Career Centers Can Prep Students for an AI World

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Wednesday, January 31, 2024
By Brenda Stover, Kate Grady
Illustration by iStock/Igor Kutyaev
How can students use artificial intelligence appropriately, effectively—and creatively—in job searches? The Villanova School of Business offers tips.
  • Because AI is already transforming a broad range of sectors and industries, business students who are proficient at using it will maximize career and employment options.
  • Career center professionals can show students how AI could improve their business writing, especially as they draft résumés and cover letters for their job searches.
  • Students need to learn how to craft prompts, personalize AI-generated content, and recognize when AI presents incorrect or biased information.

When it comes to artificial intelligence (AI), the genie is out of the bottle. The technology is already a valuable tool in the workplace, and its importance will only climb from here.

In a 2023 survey from McKinsey, 30 percent of respondents reported that their organizations are already using AI regularly in at least one business function, and 40 percent said their organizations will be increasing their investment in AI. Furthermore, respondents predicted that the widespread adoption of AI will reshape many workforce roles in just the next three years. When it comes to AI, there is no turning back.

That’s why, at the Villanova School of Business at Villanova University in Pennsylvania, we are not shying away from AI; we are leaning in. We know that many students already rely on AI to help them complete their coursework, even if they don’t want to admit it out of fear of violating academic integrity policies.

We believe that students can learn to use AI appropriately, effectively, and creatively, all while gaining a valuable workplace skill. Once they understand the potential benefits of generative AI and learn how to avoid its risks, they will expand the toolbox at their disposal to advance in their careers.

AI can be particularly valuable in helping students launch their job searches—if it’s used correctly. Providing that guidance is one of our goals at the business school’s O’Donnell Center for Professional Development.

If you’re a student, you might benefit from some of the practical tips we have put together for using AI in the job search. If you’re a career services professional, you might find that our approaches could work at your own universities.

AI and the Job Search

At the National Association of Colleges and Employers (NACE) Conference last spring, employers and recruiters reported seeing an increasing number of AI-generated cover letters appearing in their inboxes. They noted how easy it was to discern which letters were written by machines versus humans. One person had received three nearly identical cover letters with different names attached. At that point, ChatGPT had just launched seven months previously, and these stories highlighted how quickly the tool had gained traction.

While career services professionals are eager to help students use AI in their job searches, we want them to realize it is so much more than a shortcut for drafting cover letters and other written communications.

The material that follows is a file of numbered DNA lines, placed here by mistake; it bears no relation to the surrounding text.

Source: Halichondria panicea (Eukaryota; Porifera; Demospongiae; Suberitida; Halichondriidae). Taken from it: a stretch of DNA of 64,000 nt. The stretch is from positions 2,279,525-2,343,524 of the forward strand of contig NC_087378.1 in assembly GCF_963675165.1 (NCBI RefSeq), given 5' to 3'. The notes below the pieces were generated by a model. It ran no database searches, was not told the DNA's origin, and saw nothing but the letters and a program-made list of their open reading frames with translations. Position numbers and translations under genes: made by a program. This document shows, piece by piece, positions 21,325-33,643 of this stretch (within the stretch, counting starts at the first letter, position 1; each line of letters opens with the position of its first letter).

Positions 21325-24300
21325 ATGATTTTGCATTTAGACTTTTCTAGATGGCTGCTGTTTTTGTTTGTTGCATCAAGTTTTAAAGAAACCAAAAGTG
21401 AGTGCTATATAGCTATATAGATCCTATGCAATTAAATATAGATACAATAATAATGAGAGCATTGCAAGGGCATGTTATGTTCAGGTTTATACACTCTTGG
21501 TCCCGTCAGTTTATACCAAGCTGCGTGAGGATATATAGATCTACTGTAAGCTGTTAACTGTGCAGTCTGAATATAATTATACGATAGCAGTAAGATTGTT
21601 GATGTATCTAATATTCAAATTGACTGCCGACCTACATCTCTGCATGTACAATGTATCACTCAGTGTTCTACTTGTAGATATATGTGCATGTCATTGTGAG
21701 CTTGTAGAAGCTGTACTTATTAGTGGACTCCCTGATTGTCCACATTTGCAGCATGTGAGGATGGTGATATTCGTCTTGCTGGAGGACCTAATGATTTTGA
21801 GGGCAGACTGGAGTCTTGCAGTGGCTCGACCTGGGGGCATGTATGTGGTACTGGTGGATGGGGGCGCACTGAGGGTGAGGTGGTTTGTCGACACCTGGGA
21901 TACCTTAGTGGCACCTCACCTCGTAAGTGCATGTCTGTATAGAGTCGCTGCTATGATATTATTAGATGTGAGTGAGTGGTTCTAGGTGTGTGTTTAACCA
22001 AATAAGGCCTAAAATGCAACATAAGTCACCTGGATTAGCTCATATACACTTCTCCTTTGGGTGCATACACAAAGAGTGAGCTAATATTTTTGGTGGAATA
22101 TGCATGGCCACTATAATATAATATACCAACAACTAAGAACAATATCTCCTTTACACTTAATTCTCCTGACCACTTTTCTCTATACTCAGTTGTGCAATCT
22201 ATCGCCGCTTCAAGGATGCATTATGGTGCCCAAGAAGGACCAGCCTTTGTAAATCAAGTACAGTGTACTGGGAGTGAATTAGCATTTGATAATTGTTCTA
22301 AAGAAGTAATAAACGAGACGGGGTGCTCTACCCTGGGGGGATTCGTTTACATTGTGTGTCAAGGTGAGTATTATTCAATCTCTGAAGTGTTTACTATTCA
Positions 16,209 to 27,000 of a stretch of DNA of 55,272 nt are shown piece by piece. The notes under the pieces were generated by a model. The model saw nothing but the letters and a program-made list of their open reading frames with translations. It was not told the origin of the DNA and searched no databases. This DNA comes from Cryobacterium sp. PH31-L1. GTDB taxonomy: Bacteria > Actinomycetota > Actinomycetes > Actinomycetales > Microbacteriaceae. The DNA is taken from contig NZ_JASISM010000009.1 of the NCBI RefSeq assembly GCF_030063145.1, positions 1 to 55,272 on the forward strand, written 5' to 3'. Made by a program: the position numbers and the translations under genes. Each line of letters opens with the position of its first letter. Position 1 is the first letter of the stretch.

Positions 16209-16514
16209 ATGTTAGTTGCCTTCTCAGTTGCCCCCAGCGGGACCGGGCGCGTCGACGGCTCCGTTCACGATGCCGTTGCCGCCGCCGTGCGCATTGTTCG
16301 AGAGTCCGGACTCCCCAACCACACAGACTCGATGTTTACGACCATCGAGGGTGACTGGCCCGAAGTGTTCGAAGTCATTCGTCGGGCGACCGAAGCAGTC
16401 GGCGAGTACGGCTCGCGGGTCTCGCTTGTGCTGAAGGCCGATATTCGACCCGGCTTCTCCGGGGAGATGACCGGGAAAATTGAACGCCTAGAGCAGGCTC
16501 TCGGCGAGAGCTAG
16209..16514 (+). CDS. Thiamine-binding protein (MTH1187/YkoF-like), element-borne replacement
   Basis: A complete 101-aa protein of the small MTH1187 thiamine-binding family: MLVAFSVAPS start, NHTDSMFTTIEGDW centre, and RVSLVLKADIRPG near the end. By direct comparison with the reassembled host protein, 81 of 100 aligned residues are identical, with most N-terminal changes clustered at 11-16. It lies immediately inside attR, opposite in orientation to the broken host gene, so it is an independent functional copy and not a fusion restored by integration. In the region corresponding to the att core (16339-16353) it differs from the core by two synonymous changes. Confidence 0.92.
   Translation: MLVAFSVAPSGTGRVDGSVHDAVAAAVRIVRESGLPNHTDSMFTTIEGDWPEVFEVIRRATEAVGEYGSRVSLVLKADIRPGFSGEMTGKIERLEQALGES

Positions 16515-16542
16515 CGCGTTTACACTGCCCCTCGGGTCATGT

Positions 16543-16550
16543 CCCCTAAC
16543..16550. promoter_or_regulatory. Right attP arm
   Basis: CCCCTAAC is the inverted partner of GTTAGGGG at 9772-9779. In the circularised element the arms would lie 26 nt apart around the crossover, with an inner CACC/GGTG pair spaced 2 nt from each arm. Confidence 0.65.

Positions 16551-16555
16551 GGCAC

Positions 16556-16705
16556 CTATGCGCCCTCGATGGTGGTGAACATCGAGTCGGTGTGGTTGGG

Recruiters are seeing an increasing number of AI-generated cover letters, and they say it is easy to discern which letters were written by machines versus humans.

At the Villanova School of Business, our sophomore professional development seminar focuses on the full life cycle of career development. We now have incorporated best practices for AI into that class, particularly in the sessions that are dedicated to writing business communications, including résumés, cover letters, and thank-you notes. We have developed a corresponding co-curricular workshop, which allows us to address this topic with students at a deeper level.

In addition, the universitywide Career Center provides students access to an AI platform that helps them in their job searches. The platform not only checks résumés for spelling, grammar, and length, but also reviews them to be sure they include action words, industry keywords, and lists of job skills.

The platform offers a feature that allows students to upload their résumés alongside posted job descriptions to determine if their skills and experiences are articulated in ways that align with the positions—and it makes suggestions for improvements. We utilize this tool for foundational résumé review in the professional development curriculum required of first-year students.

Show and Tell

At the O’Donnell Center, our overall message to students is that they should experiment with and embrace the potential of AI, while being discerning about when it is appropriate to use. Tools such as ChatGPT can help them generate résumés and cover letters, but students must consider how to incorporate their authentic voices into the materials they submit.

We illustrate the pros and cons of AI through show and tell, including live demonstrations. When we provide examples of problematic AI-generated content, our students can see that the technology lacks the specificity and authenticity they must display to secure interviews, internships, and jobs. Our goal is to teach students to think of AI as a creative tool and help them figure out how to leverage it to further their growth and development.

Below are the practical tips the O’Donnell Center offers to students: